Step 1: Assess your home
Don’t assume that you can just buy a few gardening materials and have at it. Before anything else, you must determine the size and location of your garden, because this dictates pretty much everything else about your garden set up. If you live in a house with a backyard and a big space for gardening, you have more leeway with big plants and fruit-bearing trees. If you live in a small apartment, you might only manage a windowsill herb garden in your kitchen.
Step 2: Figure out what you want to plant
What can you plant in an edible garden? While there are loads of herbs, vegetables, and fruits to choose from, you’re better off going for the ones you really enjoy eating and cooking with – otherwise these plants will just go to waste. Imagine growing pots of coriander only to realise you hate it!
Another thing you need to consider is seasonality. Some fruits and veggies only grow in certain seasons, so do your research before purchasing seedlings. One tip for beginners is to stick to perennials first. These are fruits and vegetables that live for over two years and are generally hardier plants. Some examples of perennials are garlic chives, potato onions, asparagus, basil, wild rocket, and avocados.
Feeling a little stumped? Have a look at our list of edible garden plants below.
Edible Garden Plants
Gardening newbies often choose herbs as “starter plants” because they’re small, low-maintenance, and easy to grow. A lot of them grow indoors too, like basil, mint, oregano, bay leaves, parsley, rosemary, and thyme. This is perfect for urban-dwellers who live in high-rise condominiums!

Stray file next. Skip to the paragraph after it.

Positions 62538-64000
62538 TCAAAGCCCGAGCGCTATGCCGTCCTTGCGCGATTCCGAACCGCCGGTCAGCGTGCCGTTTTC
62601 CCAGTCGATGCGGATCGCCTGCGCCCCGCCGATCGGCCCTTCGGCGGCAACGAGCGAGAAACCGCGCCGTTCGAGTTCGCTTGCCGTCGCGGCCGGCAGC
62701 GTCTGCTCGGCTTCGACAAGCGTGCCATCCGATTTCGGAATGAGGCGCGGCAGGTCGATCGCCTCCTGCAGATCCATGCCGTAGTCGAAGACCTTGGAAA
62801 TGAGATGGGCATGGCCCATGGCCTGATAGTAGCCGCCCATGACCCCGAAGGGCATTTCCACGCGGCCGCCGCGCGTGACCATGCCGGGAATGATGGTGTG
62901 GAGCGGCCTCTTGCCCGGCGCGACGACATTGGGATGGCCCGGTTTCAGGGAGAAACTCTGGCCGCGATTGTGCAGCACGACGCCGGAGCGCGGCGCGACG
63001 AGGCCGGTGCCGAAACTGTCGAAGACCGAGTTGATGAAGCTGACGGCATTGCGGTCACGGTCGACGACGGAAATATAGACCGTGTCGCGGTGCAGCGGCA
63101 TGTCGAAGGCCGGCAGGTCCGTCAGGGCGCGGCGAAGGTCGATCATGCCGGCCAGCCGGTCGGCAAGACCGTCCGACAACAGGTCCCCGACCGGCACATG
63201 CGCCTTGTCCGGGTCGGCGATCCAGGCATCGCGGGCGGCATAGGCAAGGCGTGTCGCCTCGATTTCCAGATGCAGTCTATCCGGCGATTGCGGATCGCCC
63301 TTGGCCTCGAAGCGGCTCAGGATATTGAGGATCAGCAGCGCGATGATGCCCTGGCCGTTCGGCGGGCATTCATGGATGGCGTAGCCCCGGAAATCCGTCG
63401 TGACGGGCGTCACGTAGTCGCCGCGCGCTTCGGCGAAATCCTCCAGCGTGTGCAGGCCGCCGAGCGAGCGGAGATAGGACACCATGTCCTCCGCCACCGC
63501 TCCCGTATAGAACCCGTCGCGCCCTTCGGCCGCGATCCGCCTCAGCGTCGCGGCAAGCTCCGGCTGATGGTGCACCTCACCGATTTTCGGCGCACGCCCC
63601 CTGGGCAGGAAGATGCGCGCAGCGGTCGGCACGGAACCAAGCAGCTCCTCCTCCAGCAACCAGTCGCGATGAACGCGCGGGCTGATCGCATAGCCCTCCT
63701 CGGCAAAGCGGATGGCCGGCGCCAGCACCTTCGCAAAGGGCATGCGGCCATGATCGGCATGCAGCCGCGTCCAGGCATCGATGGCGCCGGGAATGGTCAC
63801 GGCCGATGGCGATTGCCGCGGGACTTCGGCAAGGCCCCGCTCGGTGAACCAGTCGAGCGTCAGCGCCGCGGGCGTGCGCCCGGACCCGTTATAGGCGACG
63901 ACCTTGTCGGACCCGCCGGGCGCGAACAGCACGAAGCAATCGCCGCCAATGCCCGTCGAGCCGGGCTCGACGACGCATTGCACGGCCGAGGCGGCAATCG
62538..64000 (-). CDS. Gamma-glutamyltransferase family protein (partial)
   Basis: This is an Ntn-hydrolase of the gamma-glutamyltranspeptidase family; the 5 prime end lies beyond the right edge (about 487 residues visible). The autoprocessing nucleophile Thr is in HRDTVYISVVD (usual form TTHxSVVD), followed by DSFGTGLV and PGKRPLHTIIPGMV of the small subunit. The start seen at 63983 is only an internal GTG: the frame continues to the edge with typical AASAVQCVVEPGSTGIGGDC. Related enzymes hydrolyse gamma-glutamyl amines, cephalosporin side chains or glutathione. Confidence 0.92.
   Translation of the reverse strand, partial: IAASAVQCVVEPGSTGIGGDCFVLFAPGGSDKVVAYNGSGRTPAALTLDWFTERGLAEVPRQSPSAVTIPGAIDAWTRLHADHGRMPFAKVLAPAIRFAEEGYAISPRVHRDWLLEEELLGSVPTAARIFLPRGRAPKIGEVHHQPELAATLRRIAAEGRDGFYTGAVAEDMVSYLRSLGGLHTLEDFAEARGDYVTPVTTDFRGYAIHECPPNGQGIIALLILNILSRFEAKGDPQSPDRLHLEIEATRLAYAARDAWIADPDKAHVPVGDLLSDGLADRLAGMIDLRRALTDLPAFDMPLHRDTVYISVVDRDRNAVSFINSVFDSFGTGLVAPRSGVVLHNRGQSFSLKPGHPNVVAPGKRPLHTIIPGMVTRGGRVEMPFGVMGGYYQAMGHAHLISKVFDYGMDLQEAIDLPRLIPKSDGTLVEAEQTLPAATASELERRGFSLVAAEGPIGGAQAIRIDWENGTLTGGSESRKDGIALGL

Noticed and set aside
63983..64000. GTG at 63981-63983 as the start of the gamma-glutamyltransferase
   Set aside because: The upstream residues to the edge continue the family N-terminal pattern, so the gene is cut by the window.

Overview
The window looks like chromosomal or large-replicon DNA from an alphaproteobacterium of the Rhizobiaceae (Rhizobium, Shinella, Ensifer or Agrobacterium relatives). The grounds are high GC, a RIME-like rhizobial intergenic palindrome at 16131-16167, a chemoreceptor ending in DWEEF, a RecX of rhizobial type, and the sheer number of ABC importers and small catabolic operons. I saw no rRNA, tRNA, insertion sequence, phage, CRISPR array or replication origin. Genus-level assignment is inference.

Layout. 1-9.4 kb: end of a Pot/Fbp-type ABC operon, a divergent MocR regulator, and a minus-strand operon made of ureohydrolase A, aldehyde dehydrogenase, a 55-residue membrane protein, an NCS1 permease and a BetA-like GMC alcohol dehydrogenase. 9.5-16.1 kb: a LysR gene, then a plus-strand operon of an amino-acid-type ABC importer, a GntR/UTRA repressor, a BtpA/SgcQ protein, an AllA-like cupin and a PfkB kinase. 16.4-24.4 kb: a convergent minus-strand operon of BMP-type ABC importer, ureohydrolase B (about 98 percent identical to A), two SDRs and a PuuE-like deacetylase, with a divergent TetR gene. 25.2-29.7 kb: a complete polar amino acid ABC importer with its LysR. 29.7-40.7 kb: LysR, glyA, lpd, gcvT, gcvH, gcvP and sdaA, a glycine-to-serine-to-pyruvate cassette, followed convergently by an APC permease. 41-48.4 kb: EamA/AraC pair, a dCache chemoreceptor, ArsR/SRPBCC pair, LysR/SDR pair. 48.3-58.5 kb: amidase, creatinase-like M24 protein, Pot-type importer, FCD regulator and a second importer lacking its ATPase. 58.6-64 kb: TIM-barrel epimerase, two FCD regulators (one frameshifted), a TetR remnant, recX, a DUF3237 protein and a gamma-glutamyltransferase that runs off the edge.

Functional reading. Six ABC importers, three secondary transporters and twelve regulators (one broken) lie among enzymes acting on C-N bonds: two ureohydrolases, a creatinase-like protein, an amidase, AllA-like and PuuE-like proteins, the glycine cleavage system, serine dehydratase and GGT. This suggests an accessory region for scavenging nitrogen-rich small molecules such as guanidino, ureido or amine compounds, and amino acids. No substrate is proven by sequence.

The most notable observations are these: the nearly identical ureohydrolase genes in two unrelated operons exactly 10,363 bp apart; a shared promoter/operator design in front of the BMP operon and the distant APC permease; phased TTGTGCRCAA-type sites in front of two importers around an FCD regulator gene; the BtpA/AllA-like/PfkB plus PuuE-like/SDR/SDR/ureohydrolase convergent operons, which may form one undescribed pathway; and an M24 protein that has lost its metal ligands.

Other herbs you can grow in your backyard:
If you think veggies can only be grown outside in a plot of soil, you’re mistaken. Here are just a few vegetables that can be grown indoors:
Just make sure they’re kept in an area that receives ample sunlight, like a large window or a balcony.
Not a lot of fruits are easy to care for, especially for beginner gardeners. There are a few exceptions though, including ones you can keep inside. Here are some small indoor fruit trees you can try your hand at growing:
- Raspberries (needs six to eight hours of direct sunlight)
Step 3: Designing your garden
As we mentioned, your edible plant garden’s layout will depend on your space and the kinds of plants you want to grow.
Those with big yards can incorporate edible plants into their landscaping. For example, you can line walkways with berry bushes and small fruit trees or use herbs like basil and parsley as edging plants. Meanwhile, those with smaller spaces like apartments and condominiums can try square-foot gardening – this is when you divvy up a planter box into a grid of 1-foot squares and grow different in each square.
Gardeners who live in even smaller spaces can try layering their planters or going vertical. A vertical garden doesn’t just save space – it looks good too! Another way to utilise space is by letting vines like cherry tomatoes or grapes grow on posts and trellises.
More tips for building an edible garden
Instead of using chemical fertilisers, compost!
Turn fruit and vegetable scraps from your kitchen into compost. This, in turn, can be mixed into the soil to enrich it. It also helps stave off pests.
Know your tools
Using the proper garden tools will make the job easier, safer, and faster. Essential gardening tools include gloves, scissors, watering can, hand rake, shears, spade, Japanese gardener’s knife or hori-hori, hand weeder, hand pruner, and a stool or bench.
Avoid using chemical pesticides
The point of growing your food is so you can avoid the harmful chemicals found in mass-produced fruits and veggies. Instead of using artificial pesticides, opt for natural remedies like chilli spray.
Add flowers to the mix
According to landscape designer Lauri Kranz, flowers “do the vital work of bringing pollinators into the garden”. Some flowers that grow easily in Australia include bougainvillea, sweet pea, marigolds, and zinnias.
You may also like